Last month, I wrote about Wil Wheaton and Felicia Day's announcement of their joint project, Tabletop, a net-show that records rollicking tabletop gaming sessions. The first episode, covering the game Small World, is out, and it does not disappoint. This is 30 minutes of incredibly good fun, with a great guest list:
Wil Wheaton and guests, Sean Plott (host of "Day9TV", a Starcraft II dedicated webcast on how to be a better gamer), Grant Imahara (host of Discovery Channel's "Mythbusters"), and Jenna Busch (geek blogger, writer and host) play Small World!
Video Link to a short feature on the very popular "human sound machine" Hikakin, who has a growing following within and beyond his native Japan. His YouTube channel is here, and well worth a subscribe. Below, his take on the Donkey Kong theme song.
Harris O'Malley takes a run at male privilege in gaming, especially how it manifests as angry refusals to accept womens' complaints about the sexual objectification of female characters in mainstream games. "If a girl wants to see herself represented in video games, she better get used to the idea of being the prize at the bottom of the cereal box. ... It's hard to feel valued or fully included when a very vocal group insists that your input is irrelevant, misguided and ultimately unwelcome." [Kotaku] — Rob
"The world's first commercial electronic video game, Computer Space, was released in 1971. The world's first electronic stock market, the National Association of Securities Dealers Automated Quotations (NASDAQ), opened in 1971. The world's first scholarly journal devoted to the study of autism and autism spectrum disorders in children, The Journal of Autism and Developmental Disorders, published its first issue in 1971." -- Justin Wolfe on gaming, the financial system and autism, at The Awl. [Thanks, Choire!] — Rob
Anonymous officially denies that it is responsible for the recent hacking attacks on Sony—well, to the extent that an entity like Anonymous is capable of doing anything "officially," or with one voice. But two hackers identified as veterans of Anonymous tell the Financial Times that the cyber-activist group, or at least cells of the group, are probably behind it.
One Anonymous member told the FT that he saw technical details of a vulnerability in Sony's network that enabled the break-in discussed on an Anonymous chatroom, shortly before the intrusion.
"The hacker that did this was supporting OpSony's movements," the Anonymous activist told the FT.
"If you say you are Anonymous, and do something as Anonymous, then Anonymous did it," said the hacker, who uses the online nickname Kayla. "Just because the rest of Anonymous might not agree with it, doesn't mean Anonymous didn't do it."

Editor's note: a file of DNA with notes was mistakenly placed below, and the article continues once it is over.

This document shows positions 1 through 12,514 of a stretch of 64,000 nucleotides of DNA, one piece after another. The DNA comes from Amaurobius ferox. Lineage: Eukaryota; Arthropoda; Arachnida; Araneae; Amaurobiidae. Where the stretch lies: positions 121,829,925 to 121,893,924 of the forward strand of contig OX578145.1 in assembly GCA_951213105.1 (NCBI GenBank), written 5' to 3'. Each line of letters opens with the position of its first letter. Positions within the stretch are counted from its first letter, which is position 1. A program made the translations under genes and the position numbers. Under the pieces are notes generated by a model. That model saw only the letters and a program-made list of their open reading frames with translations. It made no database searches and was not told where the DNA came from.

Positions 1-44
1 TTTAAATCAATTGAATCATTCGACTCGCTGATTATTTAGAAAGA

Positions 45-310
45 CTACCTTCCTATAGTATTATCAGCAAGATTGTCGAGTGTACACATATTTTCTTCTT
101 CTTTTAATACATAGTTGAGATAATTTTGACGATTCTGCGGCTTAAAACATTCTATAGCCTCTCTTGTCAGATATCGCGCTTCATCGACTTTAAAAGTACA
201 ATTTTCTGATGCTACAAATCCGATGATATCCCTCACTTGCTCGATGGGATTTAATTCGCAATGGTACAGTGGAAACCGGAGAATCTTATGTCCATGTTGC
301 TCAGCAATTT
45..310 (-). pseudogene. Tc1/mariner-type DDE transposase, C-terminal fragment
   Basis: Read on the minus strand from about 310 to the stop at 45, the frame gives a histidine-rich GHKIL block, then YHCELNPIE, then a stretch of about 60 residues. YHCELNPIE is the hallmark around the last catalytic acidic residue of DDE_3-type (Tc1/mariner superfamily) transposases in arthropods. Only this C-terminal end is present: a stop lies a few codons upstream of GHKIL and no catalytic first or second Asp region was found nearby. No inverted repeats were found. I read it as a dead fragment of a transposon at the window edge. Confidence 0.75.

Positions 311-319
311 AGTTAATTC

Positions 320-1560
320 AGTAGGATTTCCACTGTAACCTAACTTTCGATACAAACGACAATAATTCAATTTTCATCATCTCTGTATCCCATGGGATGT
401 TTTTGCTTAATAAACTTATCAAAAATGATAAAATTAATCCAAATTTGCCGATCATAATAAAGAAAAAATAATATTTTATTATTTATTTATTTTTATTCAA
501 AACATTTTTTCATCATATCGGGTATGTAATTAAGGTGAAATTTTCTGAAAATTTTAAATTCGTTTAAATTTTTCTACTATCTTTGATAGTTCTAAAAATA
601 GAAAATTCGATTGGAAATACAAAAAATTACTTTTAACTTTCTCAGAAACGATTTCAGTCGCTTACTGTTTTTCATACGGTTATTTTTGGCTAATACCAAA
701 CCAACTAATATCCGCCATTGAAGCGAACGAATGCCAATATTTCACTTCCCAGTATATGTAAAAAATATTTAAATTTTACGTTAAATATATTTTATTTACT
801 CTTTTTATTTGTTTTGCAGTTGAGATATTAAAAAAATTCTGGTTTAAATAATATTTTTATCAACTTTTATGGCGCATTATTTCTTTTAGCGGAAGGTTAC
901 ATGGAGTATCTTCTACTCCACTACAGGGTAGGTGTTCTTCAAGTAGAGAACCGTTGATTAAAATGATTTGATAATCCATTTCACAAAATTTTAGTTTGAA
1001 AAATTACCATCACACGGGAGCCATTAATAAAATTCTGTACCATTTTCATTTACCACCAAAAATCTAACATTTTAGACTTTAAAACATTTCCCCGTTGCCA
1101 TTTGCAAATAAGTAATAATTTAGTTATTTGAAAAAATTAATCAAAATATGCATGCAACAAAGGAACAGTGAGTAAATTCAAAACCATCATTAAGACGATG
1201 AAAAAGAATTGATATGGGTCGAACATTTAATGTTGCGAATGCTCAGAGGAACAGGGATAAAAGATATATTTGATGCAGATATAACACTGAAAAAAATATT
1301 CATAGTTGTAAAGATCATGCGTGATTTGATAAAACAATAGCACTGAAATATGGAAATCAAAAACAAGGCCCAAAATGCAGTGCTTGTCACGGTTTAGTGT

"It's a 80's style video cabinet with a first-person-shooter game he created, where you run around a museum shooting Jeff Koons' work," says Syd. "It's pretty fucking awesome. Koons comes out to stop you, Big Boss style. I love that you end up fighting an endless wave of lawyers."
From Jonakin's website:
The game is set in a large museum during a Jeff Koons retrospective. The viewer is given a rocket launcher and the choice to destroy any of the work displayed in the gallery. If nothing is destroyed the player is allowed to look around for a couple of minutes and then the game ends. However, if one or more pieces are destroyed, an animated model of Jeff Koons walks out and chastises the viewer for annihilating his art. He then sends guards to kill the player. If the player survives this round then he or she is afforded the ability to enter a room where waves of curators, lawyers, assistants, and guards spawn until the player is dead. In the end, the game is unwinnable, and acts as a comment on the fine art studio system, museum culture, art and commerce, hierarchical power structures, and the destructive tendencies of gallery goers, to name a few.
I watched every single video in this guy's YouTube channel of his cockatiel singing themes from various video games, and can't figure out if it's a miracle or a hoax. I have never kept a cockatiel as a pet, but have kept other exotic birds, and I have a hard time buying that it's not faked. But either way, I enjoyed.
Puget Systems makes old-school boutique tower PCs for gamers. The last time I looked at one, it brought performance, heft, multiple video cards, and coolant tubing packed into a giant enclosure. It also came with something else: noise. Wired puts it so: performs like a Ferrari, sounds like a Mack Truck.
Its latest, the Serenity gaming PC, fixes it for who hate the hum.
On the outside, it's a classy, if nondescript Antec case. Inside, however, it's calmed with acoustic foam panels, dampered screws and other vibration-reducing handiwork. And while Puget's online configurator lets you change most components, it defaults to selections tested for quiet operation. The result is a pleasing murmur, if not complete silence -- the optical drive spinning up is by far the loudest thing in it.